“Okay, here’s what we’ve got: The Rand Corporation, in conjunction with the Saucer People, under the supervision of the Reverse Vampires, are forcing our parents to go to bed early in a fiendish plot to eliminate the meal of dinner.”
And you thought the Canadian Space Agency was only good for sending up Twitter-friendly astronauts? Well, ha! In the wake of this week’s NEO fever, with asteroids racing by, and rocks raining down from the sky, NEOSSat, the Near-Earth Object Surveillance Satellite currently under construction:
Slated for launch in 2013, it will circle the globe every 100 minutes, scanning space near the Sun to pinpoint asteroids that may someday pass near our planet. NEOSSat will also sweep the skies in search of satellites and space debris as part of Canada’s commitment to keeping orbital space safe for everyone. NEOSSat applies key technology already demonstrated in Canada’s very successful MOST satellite.
The suitcase-sized NEOSSat will orbit approximately 800 kilometres high above the Earth, searching for near-Earth asteroids that are difficult to spot using ground-based telescopes. Because of its lofty location, it is not limited by the day-night cycle, and can operate 24/7. The hundreds of images that NEOSSat will generate per day will be downloaded and analyzed by the University of Calgary’s NEOSSat science operations centre.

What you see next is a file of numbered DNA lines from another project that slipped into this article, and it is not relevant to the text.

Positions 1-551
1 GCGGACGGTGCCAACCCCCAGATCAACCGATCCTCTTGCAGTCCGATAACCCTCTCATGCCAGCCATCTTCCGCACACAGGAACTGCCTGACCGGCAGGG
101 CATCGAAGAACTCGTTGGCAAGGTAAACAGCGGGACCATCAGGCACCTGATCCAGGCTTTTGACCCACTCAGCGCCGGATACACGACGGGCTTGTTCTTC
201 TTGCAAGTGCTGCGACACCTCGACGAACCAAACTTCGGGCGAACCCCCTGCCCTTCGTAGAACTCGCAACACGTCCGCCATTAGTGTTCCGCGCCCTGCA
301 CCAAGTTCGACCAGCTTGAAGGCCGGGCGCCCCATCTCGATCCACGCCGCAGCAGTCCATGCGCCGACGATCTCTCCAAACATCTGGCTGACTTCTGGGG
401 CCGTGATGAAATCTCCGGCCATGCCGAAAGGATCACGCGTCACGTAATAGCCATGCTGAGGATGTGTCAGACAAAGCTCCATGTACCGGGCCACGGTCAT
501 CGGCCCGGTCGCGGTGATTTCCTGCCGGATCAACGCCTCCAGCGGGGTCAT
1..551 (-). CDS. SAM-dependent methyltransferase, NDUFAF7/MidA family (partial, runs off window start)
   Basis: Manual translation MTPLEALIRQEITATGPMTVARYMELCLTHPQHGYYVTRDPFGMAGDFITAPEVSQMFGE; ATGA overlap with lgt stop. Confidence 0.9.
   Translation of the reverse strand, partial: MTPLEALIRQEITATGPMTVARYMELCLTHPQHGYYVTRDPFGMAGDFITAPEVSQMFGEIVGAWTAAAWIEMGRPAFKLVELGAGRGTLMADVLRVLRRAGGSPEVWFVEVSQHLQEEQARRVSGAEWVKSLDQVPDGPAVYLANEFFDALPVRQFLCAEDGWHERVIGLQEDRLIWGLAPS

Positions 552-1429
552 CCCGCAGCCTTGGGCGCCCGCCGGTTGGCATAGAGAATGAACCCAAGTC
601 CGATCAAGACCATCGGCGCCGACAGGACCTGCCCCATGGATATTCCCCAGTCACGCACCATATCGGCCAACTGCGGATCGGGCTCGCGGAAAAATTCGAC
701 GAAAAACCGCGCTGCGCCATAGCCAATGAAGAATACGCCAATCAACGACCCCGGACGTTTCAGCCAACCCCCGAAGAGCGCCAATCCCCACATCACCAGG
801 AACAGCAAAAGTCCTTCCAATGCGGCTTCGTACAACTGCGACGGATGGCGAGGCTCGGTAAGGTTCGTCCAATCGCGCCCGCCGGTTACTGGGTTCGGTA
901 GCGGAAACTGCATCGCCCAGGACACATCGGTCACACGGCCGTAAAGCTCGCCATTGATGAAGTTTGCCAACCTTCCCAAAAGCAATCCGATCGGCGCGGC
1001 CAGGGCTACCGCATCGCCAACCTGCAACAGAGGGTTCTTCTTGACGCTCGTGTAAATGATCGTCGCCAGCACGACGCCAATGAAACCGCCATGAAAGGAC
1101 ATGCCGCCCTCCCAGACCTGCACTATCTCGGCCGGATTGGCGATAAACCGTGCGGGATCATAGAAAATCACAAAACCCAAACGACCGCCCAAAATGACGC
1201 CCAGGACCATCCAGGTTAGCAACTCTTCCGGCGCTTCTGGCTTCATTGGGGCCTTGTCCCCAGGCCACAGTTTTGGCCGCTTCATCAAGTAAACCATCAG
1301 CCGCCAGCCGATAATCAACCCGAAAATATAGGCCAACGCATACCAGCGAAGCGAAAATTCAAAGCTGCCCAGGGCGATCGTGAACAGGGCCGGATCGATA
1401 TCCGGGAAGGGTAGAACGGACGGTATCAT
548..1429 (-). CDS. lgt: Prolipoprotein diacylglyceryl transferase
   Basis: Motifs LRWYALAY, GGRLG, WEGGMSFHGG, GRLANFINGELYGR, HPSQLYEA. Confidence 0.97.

I really need to work on my repertoire. I shouldn’t have to stop and think of a brilliant quote from someone, somewhere, sometime, every time I do this. Meanwhile, we can file under “live and learn” the idea that I’ve been doing it wrong. Instead of using unordered lists, I should be using “p style” tags. Or something like that. So if things look a little strange over the next few days, that’s probably why.